Play the piano, don’t move it

Practice Management / Strategy / Business Growth / Business Processes / 10 August 2020

There’s an old saying about specialisation: Liberace was paid to play pianos, not to move them. Yet, Australian advisers aren’t taking that lesson to heart, spending too much time doing the financial planning equivalent of shifting furniture and not enough time with clients.

To be fair, many advisers didn’t choose to spend much of their time fighting the never-ending war of office administrative paperwork, book-keeping, records management and marketing. But some end up that way because they lose sight of what clients pay them to do.

The simple fact is that to make money from advice, advisers need to see people. They should aim to spend about 80 per cent of their time in face-to-face contact with clients or connected via other means. In short, their highest value is found in building and maintaining trusted relationships.

Outsourcing or offshoring 

The gap between the need for more client time and the administrative workload to support that effort can be filled in a number of ways – by pursuing efficiency gains through optimisation and process improvements, automation, digitisation, outsourcing and offshoring.

A starting point for change is to do a stocktake of how you spend your time now. What tasks are you doing that someone else could pick up? If more than 20 per cent of your time is being devoted to low-level admin, consider outsourcing to a third party – either someone in house or external.

Recognising this need in the Australian market, particularly at a time of ever-increasing administrative office requirements, a number of new providers have emerged who enable local firms to shift a majority, and sometimes all, of their back-office functions overseas.

Clearly, given the sensitivity of clients’ data and the demands of transparency, advisers who do go down the outsourcing or offshoring route need to undertake a high degree of due diligence on third party providers, particularly in relation to security and the qualifications of staff.

Due Diligence

Last year, I attended a conference in the Philippines hosted by one such group that provides back-office support in general administration, paraplanning, bookkeeping, accounting, and marketing to about 115 boutique planning firms in Australia.

In the time I was there, I was struck not only by the quality of the people employed by this provider – many with tertiary Australian qualifications – but with the strict measures in place to maintain security and client confidentiality.

Globally recognised standards for information security management were enforced, including password protection, encryption, employee monitoring software, the banning of personal devices at workstations, firewalls, offsite back-ups and detailed compliance ordinances.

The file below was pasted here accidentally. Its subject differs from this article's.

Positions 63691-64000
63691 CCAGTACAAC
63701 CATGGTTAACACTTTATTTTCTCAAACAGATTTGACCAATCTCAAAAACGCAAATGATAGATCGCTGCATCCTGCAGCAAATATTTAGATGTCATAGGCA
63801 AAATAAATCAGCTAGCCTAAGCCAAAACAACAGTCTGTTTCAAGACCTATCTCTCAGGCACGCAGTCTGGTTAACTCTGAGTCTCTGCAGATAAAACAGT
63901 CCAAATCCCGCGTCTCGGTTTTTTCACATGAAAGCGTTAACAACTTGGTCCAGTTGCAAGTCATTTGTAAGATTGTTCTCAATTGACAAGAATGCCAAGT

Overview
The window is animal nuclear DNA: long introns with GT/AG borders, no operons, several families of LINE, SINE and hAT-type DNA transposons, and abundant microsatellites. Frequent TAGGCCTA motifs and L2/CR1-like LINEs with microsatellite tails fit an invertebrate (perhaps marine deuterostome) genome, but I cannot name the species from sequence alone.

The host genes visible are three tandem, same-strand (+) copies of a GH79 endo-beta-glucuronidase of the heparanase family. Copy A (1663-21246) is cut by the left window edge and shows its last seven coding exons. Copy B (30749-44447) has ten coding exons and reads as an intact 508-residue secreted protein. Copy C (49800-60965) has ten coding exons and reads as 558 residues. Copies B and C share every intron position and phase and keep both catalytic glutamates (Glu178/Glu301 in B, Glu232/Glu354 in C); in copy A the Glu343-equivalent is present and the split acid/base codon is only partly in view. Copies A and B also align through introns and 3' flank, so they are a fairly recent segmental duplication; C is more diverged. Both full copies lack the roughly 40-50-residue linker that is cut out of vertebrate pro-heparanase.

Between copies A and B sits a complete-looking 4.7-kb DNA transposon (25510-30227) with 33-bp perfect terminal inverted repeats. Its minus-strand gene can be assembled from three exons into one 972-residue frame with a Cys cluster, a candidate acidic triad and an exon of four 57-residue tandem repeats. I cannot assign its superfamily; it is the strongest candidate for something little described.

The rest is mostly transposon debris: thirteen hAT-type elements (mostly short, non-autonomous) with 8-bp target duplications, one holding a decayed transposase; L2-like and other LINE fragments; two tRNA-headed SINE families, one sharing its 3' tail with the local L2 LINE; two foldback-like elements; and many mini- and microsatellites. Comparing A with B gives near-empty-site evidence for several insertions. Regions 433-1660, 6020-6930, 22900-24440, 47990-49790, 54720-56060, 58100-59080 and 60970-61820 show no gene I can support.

Understandably, security was the most frequently asked question by Australian firms researching this offshoring option, but one that appears to have been comprehensively addressed. Clearly, the demand is there, as staff have grown from four people five years ago to more than 500 today, including more than 100 para-planners.

This is just one of a number of operators in Asia who service Australian firms, so it is important that if you go down this route you feel you are entirely comfortable with the systems, processes and protections – and are clear with your own clients that this what you are doing.

But with appropriate and detailed due diligence, such as I undertook, there is no reason why the offshoring option should not deliver great benefits to your clients by increasing the time you spend with them understanding their needs and objectives. Of course, the pay-off for your own business is greater efficiency, reduced costs and an improved margin.

A mix of both

Sometimes, the hardest aspect when considering outsourcing is understanding exactly how it would work for your business and what would be the benefit. Often, advisers are concerned about the quality of work, turnaround times and what is involved in being able to outsource.

This is why the time spent researching your options is a good investment. It may be a valid option to use an insourced option for the additional non-core work.  And, of course, there can be cultural and communication advantages to having someone in-house doing the work.

But you need to be realistic about cost. For instance, the headline cost of adding another paraplanner or administration clerk can rise significantly once you take account of all the extras – including super, payroll tax, workers compensation etc;

Also consider that it does not have to be an all-or-nothing division. You may decide to keep some non-core, but nevertheless critical, functions in house and just outsource those at the margin. This is why the first step, of evaluating what you do now and why, is so important.

The bottom line is that outsourcing for the right business can improve back-office operation, reduce cost and improve task turnaround time while allowing more client-facing hours for advisers – revolutionising how effective financial advice is done in Australia.

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